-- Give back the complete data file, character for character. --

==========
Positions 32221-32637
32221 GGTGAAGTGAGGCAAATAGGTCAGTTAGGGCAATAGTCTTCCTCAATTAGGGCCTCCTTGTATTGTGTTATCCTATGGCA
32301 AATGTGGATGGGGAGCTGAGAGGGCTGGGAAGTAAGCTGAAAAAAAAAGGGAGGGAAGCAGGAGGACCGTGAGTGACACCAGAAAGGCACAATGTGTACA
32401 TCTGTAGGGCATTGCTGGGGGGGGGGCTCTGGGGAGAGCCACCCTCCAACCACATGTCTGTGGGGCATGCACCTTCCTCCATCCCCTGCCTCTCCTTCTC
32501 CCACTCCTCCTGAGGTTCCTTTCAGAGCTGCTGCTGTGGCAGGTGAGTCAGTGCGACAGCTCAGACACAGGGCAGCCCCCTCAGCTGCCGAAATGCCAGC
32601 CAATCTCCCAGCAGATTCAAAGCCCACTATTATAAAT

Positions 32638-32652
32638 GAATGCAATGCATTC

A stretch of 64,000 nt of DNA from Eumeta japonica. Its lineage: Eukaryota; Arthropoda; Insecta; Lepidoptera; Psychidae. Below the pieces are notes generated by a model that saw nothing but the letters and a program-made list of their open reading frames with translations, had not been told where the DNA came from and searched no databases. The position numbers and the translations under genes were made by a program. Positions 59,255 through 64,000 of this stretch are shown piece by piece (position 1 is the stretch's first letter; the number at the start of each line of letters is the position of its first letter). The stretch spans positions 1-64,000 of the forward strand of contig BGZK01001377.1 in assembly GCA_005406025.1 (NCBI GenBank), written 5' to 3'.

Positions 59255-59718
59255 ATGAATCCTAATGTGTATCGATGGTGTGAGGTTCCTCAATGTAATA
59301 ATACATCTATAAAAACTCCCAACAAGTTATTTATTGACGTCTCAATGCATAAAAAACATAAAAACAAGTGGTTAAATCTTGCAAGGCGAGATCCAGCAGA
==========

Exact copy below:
Positions 32221-32637
32221 GGTGAAGTGAGGCAAATAGGTCAGTTAGGGCAATAGTCTTCCTCAATTAGGGCCTCCTTGTATTGTGTTATCCTATGGCA
32301 AATGTGGATGGGGAGCTGAGAGGGCTGGGAAGTAAGCTGAAAAAAAAAGGGAGGGAAGCAGGAGGACCGTGAGTGACACCAGAAAGGCACAATGTGTACA
32401 TCTGTAGGGCATTGCTGGGGGGGGGGCTCTGGGGAGAGCCACCCTCCAACCACATGTCTGTGGGGCATGCACCTTCCTCCATCCCCTGCCTCTCCTTCTC
32501 CCACTCCTCCTGAGGTTCCTTTCAGAGCTGCTGCTGTGGCAGGTGAGTCAGTGCGACAGCTCAGACACAGGGCAGCCCCCTCAGCTGCCGAAATGCCAGC
32601 CAATCTCCCAGCAGATTCAAAGCCCACTATTATAAAT

Positions 32638-32652
32638 GAATGCAATGCATTC

A stretch of 64,000 nt of DNA from Eumeta japonica. Its lineage: Eukaryota; Arthropoda; Insecta; Lepidoptera; Psychidae. Below the pieces are notes generated by a model that saw nothing but the letters and a program-made list of their open reading frames with translations, had not been told where the DNA came from and searched no databases. The position numbers and the translations under genes were made by a program. Positions 59,255 through 64,000 of this stretch are shown piece by piece (position 1 is the stretch's first letter; the number at the start of each line of letters is the position of its first letter). The stretch spans positions 1-64,000 of the forward strand of contig BGZK01001377.1 in assembly GCA_005406025.1 (NCBI GenBank), written 5' to 3'.

Positions 59255-59718
59255 ATGAATCCTAATGTGTATCGATGGTGTGAGGTTCCTCAATGTAATA
59301 ATACATCTATAAAAACTCCCAACAAGTTATTTATTGACGTCTCAATGCATAAAAAACATAAAAACAAGTGGTTAAATCTTGCAAGGCGAGATCCAGCAGA